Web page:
Accused of the longest sulk since Ted Heath devoted his post-premiership decades to pouting at Margaret Thatcher, wounded Theresa May is suddenly sensitive about stalking Boris Johnson. My Tory snout whispered that the deposed prime minister will either boycott or pay merely a fleeting pilgrimage to October’s Conservative conference in Manchester. Bruised May was never likely to upstage a shameless usurper whom she’s criticised and voted against – the unfair rise in National Insurance being merely the latest mistake she dislikes from a successor she views as something nasty on the bottom of a pair of Russell & Bromley heels. May’s absence from the conference would speak volumes about fundamental disunity in the governing party.
Sun lounger-lover Dominic Raab is discovering there are people who like him and those who’ve worked for him. A civil servant muttered that officials used to play a game when the control freak Foreign Secretary was a humble housing minister in the carefree days he’d eat the “Dom Raab Special” (Pret a Manger’s chicken Caesar and bacon baguette followed by a SuperFruit pot and Vitamin Volcano smoothie) every day. Mischievous officials competed to see who could insert an extra “a” most often into his surname. Four extras – “Dominic Raaaaaab” – made it into one document, but alas didn’t get past more serious censors.
Soaring temperatures and rising blood pressures are inciting a peasants’ revolt over speaker Lindsay Hoyle’s insistence the formal dress code is obeyed in the chamber. Several women MPs complained that pearly deputy Eleanor Laing is an unsisterly tricoteuse, summoning them to the chair for a dressing down. Banning sandals may be a step too far. Revolting women defiantly sneak on to the green back benches in illicit toeless footwear, out of sight of the eye of Sauron. Lib Dem men and Jeremy Corbyn may be more obvious, particularly if sandals are matched with bright socks.
Hoyle tells me his missing wig has been found but that it is so mangy the hairpiece couldn’t be decently worn. The Speaker of the Commons vowed before his election by MPs in 2019 that he’d revive the tradition of wearing a ceremonial rug to events such as the state opening of parliament. It’s nudging three decades since a speaker wore the full bottom wig in the chamber, Betty Boothroyd was the first to go without after succeeding Bernard Weatherill. Last seen when it was offered to and politely declined by Michael Martin 21 years ago, the lost postiche was discovered during fire safety work. It would require, I gather, more than a wash and comb to be revived, so neatly cropped Hoyle will continue to preside bareheaded.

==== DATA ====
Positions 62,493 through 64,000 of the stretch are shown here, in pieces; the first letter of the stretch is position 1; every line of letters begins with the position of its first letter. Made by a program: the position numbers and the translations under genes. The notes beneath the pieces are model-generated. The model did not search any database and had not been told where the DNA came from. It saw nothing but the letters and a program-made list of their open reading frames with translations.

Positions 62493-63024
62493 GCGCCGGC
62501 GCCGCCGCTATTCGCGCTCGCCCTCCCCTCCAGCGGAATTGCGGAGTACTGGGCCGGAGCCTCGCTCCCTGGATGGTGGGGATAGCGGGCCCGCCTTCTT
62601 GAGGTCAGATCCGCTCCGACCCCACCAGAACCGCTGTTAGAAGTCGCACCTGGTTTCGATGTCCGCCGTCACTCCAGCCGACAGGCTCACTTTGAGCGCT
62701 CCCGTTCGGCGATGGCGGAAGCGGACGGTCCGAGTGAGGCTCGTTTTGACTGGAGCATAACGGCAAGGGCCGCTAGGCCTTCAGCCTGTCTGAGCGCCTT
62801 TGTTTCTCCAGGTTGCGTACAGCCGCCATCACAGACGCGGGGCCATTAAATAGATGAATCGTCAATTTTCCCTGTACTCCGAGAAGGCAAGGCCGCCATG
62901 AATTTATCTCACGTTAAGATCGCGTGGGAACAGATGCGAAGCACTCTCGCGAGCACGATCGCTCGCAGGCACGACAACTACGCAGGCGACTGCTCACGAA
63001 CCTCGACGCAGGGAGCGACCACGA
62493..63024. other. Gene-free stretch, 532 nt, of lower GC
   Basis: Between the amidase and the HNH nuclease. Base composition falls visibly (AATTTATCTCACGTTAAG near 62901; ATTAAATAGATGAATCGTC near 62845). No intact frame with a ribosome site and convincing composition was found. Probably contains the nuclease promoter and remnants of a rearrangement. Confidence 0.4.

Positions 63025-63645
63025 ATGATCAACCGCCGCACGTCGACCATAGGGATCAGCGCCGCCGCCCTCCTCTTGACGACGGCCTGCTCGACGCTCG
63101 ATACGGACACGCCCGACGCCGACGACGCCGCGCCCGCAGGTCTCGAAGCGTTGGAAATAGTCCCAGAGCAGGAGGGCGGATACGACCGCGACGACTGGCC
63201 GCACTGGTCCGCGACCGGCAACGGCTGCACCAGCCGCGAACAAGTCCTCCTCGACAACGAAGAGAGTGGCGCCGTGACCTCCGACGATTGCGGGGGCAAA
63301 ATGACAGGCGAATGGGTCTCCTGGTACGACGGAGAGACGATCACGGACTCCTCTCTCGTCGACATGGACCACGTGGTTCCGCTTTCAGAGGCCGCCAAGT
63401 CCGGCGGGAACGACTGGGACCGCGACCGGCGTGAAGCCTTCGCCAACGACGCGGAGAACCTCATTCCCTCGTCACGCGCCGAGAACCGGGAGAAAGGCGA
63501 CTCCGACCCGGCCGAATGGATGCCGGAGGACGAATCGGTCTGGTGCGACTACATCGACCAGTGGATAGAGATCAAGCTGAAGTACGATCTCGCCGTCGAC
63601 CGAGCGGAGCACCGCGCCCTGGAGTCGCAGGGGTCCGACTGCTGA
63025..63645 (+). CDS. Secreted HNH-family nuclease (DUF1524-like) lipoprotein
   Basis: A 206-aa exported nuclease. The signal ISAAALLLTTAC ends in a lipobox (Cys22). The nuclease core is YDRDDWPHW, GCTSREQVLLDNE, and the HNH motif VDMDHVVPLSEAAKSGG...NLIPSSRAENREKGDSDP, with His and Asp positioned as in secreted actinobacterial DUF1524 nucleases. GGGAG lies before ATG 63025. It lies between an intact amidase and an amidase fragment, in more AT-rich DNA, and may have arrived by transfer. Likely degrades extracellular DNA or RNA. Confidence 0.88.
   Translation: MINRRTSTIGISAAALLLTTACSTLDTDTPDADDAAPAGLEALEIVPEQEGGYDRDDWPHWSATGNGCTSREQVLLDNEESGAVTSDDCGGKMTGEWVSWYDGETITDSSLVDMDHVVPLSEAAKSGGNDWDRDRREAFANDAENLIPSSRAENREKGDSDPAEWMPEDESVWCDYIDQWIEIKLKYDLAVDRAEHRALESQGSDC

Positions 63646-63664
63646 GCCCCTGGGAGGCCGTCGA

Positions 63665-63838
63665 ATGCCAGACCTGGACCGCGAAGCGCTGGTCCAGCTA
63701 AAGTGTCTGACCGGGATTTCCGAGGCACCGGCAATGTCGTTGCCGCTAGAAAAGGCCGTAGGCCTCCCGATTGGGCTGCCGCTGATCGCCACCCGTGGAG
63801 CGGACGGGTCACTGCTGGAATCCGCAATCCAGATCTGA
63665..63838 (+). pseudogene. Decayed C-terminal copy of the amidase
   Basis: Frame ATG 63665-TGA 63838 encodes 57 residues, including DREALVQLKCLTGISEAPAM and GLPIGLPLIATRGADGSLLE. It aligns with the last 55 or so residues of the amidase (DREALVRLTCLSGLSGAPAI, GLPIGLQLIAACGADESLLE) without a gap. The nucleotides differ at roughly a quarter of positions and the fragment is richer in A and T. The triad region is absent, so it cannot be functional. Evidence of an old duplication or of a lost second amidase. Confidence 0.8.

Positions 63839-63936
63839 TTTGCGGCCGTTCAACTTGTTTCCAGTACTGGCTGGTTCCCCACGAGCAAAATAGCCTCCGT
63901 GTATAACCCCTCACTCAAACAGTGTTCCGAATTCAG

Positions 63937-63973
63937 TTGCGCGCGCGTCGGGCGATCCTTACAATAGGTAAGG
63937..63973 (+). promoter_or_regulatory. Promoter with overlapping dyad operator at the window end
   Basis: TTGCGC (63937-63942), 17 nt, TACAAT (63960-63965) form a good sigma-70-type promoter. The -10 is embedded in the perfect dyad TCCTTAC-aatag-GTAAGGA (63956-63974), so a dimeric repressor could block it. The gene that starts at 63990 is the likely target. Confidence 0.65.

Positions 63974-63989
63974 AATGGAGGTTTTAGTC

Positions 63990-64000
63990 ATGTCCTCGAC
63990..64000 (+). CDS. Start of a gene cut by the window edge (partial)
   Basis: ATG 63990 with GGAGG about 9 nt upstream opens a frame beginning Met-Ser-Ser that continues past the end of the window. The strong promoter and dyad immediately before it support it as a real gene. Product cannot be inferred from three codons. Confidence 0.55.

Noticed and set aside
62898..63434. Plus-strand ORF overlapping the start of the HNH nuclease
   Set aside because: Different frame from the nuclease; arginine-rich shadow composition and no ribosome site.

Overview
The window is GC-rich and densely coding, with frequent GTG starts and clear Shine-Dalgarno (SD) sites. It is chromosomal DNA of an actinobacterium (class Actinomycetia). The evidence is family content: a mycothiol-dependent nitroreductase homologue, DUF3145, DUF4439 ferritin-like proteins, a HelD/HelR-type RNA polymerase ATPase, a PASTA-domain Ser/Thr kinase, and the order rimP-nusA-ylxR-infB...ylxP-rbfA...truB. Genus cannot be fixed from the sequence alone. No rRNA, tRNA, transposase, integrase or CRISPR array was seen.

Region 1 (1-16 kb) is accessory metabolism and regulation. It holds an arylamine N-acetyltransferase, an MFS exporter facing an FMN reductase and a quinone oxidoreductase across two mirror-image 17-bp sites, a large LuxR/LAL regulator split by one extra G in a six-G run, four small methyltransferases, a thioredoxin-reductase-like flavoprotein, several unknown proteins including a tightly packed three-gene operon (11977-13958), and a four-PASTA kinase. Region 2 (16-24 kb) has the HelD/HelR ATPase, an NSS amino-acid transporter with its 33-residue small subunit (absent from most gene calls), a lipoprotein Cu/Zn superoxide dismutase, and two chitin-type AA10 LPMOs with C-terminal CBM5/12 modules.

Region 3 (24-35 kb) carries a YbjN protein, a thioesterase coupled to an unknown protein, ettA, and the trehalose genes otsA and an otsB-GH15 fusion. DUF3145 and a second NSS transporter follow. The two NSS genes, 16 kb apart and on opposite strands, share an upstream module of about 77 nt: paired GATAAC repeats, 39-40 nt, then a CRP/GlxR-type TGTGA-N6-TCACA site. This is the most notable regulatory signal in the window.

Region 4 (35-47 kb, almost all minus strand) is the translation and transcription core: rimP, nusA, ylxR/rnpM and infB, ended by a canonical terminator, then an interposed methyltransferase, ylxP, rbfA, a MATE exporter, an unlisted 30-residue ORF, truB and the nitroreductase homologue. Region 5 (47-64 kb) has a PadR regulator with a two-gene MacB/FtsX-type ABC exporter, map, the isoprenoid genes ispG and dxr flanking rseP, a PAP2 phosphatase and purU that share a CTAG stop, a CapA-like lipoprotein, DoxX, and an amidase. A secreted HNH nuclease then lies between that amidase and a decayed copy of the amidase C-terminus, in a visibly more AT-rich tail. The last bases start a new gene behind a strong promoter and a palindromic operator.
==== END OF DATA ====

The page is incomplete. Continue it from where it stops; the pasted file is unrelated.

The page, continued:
Extravagantly coiffured Tory animation Michael Fabricant objected to photographs of him being taken, I’m told, because he was wearing a Mickey Mouse jumper at a party with the West Midlands mayor Andy Street. Would Mr Mouse insist on no pictures if he had a Michael Fabricant watch? Almost certainly.
One-time Labour Europe minister and scribbler Denis MacShane, a diarist with a 2.5 million-word personal archive, recalls a tricky sartorial moment in a new book called Must Labour Always Lose? First elected in a 1994 Rotherham by-election, MacShane admits exclaiming “for f***’s sake” at Diane Abbott when she innocently tapped him on the shoulder before his nervous debut PMQ to John Major. Immediately afterwards an apologetic Abbott explained: “You did very well. Congratulations. I just wanted to know if this lovely suit you’re wearing is silk.” It wasn’t.